In June of 2018, Google rolled out video carousels in the desktop SERPs (after having them live in the mobile SERPs for some time). Google had been testing the desktop feature on and off for a while, but finally pulled the trigger and fully rolled it out. And when I say “fully”, I mean the whole enchilada. More about that soon.
It wasn’t long before many people started noticing the change in the search results, which makes complete sense. The feature is hard to ignore based on the massive real estate the carousels take up and their visual nature.
Here’s an example of Google’s new desktop video carousel:
Also, it didn’t take long to notice that Google had seriously turned up the dial on the amount of video carousels surfacing in the search results. For example, the carousels were triggering for many different types of queries, even if it didn’t make much sense to include video carousels for some of those queries.
Heck, they were even triggering for people’s names! I understand that video would make sense for some people, but definitely not for all. It seemed like Google was pushing the new video carousels too hard. Brodie Clark wrote a quick article covering this situation when the carousels first rolled out.
The video carousels are harmless… but are they? Just ask ecommerce retailers:
Some marketers checked out the new video carousels in the desktop SERPs and automatically thought the amazing real estate and visual nature of the carousel would be incredible for sites gaining those listings. But that’s simply not the case for ALL companies.
Ever since the carousels rolled out, Google’s John Mueller has been asked a number of questions about how to get out of the video carousels. Yes, that’s “get out” and not “get in”. Some questions have been asked via Twitter, while others have been asked in John’s webmaster hangout videos. I’ll cover more about Google’s recommendations soon.
Some ecommerce retailers have had a rough time with dealing with the video carousels. For example, some sites have found their way into those video carousels without even having video on their pages! In addition, it seems that many users are simply scrolling right past those carousels when searching for products. And that can lead to a serious drop in clicks and conversions.
My guess is that they think the carousels just contain YouTube videos or other video clips versus links to ecommerce pages. And that’s a terrible thing for ecommerce retailers that used to rank in the normal organic listings (the ten blue links). When you rank in the video carousels, you are removed from the organic listings. Not good.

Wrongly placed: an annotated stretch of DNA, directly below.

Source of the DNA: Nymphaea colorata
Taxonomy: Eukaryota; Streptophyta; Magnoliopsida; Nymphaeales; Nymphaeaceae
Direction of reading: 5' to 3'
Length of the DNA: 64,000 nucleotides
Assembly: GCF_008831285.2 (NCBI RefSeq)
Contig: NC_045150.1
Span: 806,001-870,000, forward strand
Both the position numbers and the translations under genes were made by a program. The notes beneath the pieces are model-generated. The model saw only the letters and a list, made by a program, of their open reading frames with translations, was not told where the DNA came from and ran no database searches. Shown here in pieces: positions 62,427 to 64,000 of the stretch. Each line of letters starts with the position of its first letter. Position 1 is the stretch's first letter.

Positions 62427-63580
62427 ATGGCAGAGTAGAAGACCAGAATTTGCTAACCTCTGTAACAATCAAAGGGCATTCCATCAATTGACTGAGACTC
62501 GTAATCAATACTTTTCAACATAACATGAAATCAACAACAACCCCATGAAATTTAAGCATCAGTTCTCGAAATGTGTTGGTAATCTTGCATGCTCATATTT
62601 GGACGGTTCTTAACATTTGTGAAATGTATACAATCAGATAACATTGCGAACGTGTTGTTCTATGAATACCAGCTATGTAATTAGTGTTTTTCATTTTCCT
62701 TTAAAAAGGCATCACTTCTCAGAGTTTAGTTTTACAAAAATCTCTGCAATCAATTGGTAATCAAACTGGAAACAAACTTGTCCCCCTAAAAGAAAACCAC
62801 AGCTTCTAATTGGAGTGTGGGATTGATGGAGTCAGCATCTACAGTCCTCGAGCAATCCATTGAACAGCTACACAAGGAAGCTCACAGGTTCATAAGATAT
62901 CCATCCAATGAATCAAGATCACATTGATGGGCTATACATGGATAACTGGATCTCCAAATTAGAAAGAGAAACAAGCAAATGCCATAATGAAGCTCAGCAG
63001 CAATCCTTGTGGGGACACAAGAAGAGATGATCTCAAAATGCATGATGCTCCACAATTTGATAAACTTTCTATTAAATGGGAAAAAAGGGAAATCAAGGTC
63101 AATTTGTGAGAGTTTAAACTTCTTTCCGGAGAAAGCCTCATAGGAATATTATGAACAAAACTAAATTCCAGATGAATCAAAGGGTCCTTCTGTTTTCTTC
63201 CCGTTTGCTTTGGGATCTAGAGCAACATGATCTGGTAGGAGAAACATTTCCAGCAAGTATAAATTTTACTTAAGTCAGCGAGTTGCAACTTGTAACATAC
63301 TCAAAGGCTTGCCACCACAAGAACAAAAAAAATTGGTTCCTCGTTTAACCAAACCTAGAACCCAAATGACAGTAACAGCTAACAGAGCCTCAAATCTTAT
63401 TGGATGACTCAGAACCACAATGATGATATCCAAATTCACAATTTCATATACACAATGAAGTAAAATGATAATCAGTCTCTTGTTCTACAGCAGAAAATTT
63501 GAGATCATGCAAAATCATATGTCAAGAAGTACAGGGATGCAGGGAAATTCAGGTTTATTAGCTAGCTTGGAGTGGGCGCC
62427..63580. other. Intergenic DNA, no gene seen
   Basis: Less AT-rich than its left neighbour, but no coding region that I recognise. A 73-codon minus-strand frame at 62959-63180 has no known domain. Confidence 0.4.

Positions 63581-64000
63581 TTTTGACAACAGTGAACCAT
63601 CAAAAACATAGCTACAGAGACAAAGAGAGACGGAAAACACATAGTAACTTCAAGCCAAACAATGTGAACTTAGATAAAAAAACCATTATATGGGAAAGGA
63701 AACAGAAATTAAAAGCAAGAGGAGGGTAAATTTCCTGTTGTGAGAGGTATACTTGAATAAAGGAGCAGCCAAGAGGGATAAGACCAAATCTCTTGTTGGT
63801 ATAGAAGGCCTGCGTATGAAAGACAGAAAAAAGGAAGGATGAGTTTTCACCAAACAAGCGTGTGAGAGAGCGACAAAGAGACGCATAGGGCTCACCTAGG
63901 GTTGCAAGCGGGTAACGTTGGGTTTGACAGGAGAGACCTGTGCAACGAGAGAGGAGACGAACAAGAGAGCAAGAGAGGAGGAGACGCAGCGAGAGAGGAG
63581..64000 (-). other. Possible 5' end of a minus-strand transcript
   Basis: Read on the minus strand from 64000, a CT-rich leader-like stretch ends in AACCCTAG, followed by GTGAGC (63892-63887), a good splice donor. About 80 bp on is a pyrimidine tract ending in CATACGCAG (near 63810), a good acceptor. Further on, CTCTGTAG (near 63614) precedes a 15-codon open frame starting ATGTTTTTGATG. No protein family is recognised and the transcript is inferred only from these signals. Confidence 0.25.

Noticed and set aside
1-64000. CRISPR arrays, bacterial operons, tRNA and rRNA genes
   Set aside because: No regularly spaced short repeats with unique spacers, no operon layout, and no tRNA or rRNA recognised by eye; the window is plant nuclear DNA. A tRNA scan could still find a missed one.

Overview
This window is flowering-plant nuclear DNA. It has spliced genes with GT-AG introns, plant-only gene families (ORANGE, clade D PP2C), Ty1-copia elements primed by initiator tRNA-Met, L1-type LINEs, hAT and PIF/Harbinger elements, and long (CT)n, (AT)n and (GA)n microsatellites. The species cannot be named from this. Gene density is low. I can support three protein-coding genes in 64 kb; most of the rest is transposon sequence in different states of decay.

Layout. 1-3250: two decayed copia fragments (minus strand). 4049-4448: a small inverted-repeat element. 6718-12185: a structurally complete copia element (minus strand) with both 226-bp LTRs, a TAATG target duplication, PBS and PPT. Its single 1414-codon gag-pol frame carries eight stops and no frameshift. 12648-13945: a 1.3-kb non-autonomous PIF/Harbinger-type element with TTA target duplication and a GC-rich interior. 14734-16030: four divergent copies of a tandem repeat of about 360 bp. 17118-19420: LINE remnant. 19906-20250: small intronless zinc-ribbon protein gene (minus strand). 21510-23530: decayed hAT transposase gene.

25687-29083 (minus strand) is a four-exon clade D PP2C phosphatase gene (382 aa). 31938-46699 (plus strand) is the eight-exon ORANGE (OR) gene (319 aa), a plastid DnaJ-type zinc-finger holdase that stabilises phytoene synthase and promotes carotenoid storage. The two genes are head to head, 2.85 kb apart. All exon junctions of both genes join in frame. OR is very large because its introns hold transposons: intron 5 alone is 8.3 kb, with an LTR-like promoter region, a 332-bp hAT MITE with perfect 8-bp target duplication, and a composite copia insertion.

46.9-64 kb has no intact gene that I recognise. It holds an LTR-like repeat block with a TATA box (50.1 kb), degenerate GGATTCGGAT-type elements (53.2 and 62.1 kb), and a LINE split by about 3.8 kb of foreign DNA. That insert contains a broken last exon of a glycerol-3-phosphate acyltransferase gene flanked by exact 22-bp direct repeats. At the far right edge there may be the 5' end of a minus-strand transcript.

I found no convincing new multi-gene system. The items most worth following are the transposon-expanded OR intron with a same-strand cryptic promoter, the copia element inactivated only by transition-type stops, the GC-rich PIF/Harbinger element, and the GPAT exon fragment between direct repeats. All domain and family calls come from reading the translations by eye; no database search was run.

Here are some examples of sites now ranking in video carousels that used to rank in the standard organic listings. The pages ranking in the carousel either don’t have video, or only provide video as a supporting feature. And these are ecommerce category pages, not video pages. I’ll provide some stats next.
SERP for “fidget spinner 1 dollar”. Alibaba ranks multiple times in the carousel:
Ecommerce category page on Alibaba.com containing one small video (bottom-right):
SERP for “jewelry sets for less”. Overstock category page ranking in the carousel:
Ecommerce page on Overstock.com without video:
SERP for “roller shades”. Blinds.com ranking in video carousel multiple times:
Ecommerce category page on Blinds.com without video:
Show me the data! Clicks and CTR fall off a cliff while impressions remain high:
Again, it seems users are scrolling right by the video carousels when searching for products. How bad is the drop in clicks when comparing ranking in the standard organic listings versus the new video carousels? Pretty darn bad.
For example, I’ve included some screenshots from Google Search Console (GSC) of clicks and impressions from an ecommerce retailer that is experiencing this problem. Note, this a B2B ecommerce retailer, so those clicks can turn into big dollars. The average sale for this company is in the thousands of dollars and not tens of dollars.
Notice how impressions remain the same (or surge) while clicks drop off a cliff. This B2B ecommerce retailer began testing adding video schema markup (and video sitemaps) in late April and got caught up in the new video carousels by accident. They first started showing up in the mobile video carousels (which were already live in the SERPs), and then began showing up in the desktop video carousels when they launched in early June. I’ll explain more about what they are doing now soon.
A big drop in clicks while impressions remain strong for ecommerce category pages caught in the video carousel:
John Mueller’s Recommendations – The Current Fix
I mentioned earlier that a number of people have pinged John Mueller via Twitter and via his webmaster hangout videos about how to get out of the video carousels. John was quick to respond and had some recommendations for getting out of the carousel and back into the main SERPs.
John explained that you can disallow crawling of the video file and thumbnail image, or submit a video sitemap file with an expiration date set in the past.
Here is John’s tweet explaining how to get out of a video carousel:
And here is a video from John’s webmaster hangout explaining what you can do:
Again, the B2B ecommerce retailer I mentioned earlier was testing adding video schema markup (and video sitemaps) in late April and got caught up in the new video carousels by accident. After seeing the video carousel problem, they removed all video and video schema markup from the category pages, and then removed the listings from their video xml sitemaps to get removed from the carousels. Unfortunately, none of that worked.